The National Council for Civil Liberties and the British State during the First World War, 1916–1919*

Keil, André (2019) The National Council for Civil Liberties and the British State during the First World War, 1916–1919*. The English Historical Review. ISSN 0013-8266

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The First World War saw an unprecedented expansion of the executive powers of the British government that radically changed the relationship between individual citizens and the state. This article offers a new perspective on these developments by analysing the activities of the National Council for Civil Liberties (NCCL) between 1916 and 1918. It explores the emergence of civil liberties activism in Britain during the war and its impact on British political culture. The NCCL became an efficiently organised pressure group, campaigning against press censorship, political policing and the suppression of anti-war dissent. This article argues that the innovative campaigning and propaganda methods used by the NCCL mark a moment of innovation that can be described as a revolution in activism. It represents a shift from the grass-roots political associations of the nineteenth century towards more professional forms of political activism that foreshadowed the rise of modern pressure groups and NGOs. The article also explains the emergence of a new discourse about the relationship between civil liberties, democracy and socialism in Britain during the First World War. The NCCL became an important locus for the networks of protest and dissent that emerged in Britain in response to the expansion of the wartime state. The article thus presents a new perspective on the beginnings of civil liberties activism in Britain and the impact of the First World War on its political culture.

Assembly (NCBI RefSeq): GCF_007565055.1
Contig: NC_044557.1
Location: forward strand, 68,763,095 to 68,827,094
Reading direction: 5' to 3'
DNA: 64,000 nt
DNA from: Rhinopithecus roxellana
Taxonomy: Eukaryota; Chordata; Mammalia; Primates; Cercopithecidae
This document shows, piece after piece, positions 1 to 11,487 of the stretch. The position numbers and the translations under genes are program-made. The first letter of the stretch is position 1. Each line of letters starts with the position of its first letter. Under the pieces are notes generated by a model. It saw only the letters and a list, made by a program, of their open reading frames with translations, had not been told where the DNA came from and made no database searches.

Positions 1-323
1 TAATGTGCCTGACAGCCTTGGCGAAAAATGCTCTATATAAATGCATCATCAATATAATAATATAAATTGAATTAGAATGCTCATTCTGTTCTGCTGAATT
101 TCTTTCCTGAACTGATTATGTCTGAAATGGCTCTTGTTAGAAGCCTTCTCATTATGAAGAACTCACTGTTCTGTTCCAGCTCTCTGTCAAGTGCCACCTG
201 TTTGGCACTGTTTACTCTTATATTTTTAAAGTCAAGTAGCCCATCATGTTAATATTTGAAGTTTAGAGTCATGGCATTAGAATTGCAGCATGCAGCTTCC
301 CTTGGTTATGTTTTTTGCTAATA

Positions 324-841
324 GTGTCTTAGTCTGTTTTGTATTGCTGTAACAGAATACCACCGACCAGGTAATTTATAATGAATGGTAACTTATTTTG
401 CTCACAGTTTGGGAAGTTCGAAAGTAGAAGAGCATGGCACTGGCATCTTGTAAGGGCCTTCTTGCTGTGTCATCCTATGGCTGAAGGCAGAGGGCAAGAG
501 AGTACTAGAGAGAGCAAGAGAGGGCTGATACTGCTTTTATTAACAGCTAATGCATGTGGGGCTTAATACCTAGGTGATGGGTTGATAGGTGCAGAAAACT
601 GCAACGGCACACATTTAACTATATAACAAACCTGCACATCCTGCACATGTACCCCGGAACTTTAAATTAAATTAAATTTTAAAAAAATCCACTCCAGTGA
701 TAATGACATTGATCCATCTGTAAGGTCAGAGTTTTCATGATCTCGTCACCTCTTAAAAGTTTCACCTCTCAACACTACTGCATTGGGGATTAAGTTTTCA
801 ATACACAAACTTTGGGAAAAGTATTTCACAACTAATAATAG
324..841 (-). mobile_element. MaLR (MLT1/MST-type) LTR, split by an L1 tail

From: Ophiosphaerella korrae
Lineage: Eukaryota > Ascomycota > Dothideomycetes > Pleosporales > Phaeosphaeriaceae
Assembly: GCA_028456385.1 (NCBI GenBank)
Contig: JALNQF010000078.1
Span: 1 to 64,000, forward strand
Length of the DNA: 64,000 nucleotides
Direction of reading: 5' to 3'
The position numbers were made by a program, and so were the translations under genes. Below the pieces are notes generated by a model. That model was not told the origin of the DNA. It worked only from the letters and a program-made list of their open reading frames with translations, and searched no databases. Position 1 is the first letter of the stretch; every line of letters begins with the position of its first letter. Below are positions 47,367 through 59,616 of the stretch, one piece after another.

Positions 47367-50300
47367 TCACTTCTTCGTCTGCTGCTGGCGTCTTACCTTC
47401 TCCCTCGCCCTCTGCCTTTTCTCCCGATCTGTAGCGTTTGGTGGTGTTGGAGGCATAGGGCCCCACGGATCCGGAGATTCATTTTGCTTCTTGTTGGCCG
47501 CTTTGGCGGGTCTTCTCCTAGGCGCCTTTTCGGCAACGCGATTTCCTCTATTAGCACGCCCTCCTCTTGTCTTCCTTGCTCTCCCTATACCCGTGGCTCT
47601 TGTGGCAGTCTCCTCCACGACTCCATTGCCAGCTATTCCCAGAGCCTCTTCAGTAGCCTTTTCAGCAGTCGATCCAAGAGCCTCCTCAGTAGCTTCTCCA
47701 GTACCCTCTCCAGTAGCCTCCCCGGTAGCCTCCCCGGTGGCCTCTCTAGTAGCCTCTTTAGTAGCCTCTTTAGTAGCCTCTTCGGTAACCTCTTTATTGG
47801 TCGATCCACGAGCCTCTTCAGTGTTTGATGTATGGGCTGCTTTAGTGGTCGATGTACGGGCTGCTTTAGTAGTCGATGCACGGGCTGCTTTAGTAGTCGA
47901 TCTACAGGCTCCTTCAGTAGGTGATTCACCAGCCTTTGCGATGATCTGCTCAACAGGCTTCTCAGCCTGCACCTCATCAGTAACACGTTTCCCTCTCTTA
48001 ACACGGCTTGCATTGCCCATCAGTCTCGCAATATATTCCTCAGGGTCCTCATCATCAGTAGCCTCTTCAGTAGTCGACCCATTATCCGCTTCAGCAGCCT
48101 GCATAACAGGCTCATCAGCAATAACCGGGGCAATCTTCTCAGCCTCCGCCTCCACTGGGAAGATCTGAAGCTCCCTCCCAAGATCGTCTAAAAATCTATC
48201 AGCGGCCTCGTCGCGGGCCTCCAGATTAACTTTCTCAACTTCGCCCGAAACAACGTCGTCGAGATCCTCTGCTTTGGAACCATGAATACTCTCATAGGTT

Item Type: Article
Subjects: Culture > History and Politics
Divisions: Faculty of Education and Society
Depositing User: Michelle Marshall
Date Deposited: 03 Jun 2019 07:39
Last Modified: 03 Jun 2019 07:39

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